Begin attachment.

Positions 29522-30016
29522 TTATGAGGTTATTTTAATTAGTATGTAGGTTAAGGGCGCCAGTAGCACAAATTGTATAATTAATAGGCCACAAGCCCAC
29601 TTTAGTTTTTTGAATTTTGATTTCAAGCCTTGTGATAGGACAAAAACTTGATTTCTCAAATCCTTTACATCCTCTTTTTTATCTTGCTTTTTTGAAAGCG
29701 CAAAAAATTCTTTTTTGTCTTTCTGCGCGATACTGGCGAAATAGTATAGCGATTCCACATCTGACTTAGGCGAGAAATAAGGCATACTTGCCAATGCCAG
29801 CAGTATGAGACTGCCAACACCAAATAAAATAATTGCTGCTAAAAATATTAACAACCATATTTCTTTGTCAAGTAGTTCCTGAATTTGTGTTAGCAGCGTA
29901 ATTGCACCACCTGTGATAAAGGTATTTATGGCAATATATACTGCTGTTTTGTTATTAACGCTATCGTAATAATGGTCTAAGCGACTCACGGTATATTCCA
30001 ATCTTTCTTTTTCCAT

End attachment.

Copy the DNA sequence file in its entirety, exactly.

Positions 29522-30016
29522 TTATGAGGTTATTTTAATTAGTATGTAGGTTAAGGGCGCCAGTAGCACAAATTGTATAATTAATAGGCCACAAGCCCAC
29601 TTTAGTTTTTTGAATTTTGATTTCAAGCCTTGTGATAGGACAAAAACTTGATTTCTCAAATCCTTTACATCCTCTTTTTTATCTTGCTTTTTTGAAAGCG
29701 CAAAAAATTCTTTTTTGTCTTTCTGCGCGATACTGGCGAAATAGTATAGCGATTCCACATCTGACTTAGGCGAGAAATAAGGCATACTTGCCAATGCCAG
29801 CAGTATGAGACTGCCAACACCAAATAAAATAATTGCTGCTAAAAATATTAACAACCATATTTCTTTGTCAAGTAGTTCCTGAATTTGTGTTAGCAGCGTA
29901 ATTGCACCACCTGTGATAAAGGTATTTATGGCAATATATACTGCTGTTTTGTTATTAACGCTATCGTAATAATGGTCTAAGCGACTCACGGTATATTCCA
30001 ATCTTTCTTTTTCCAT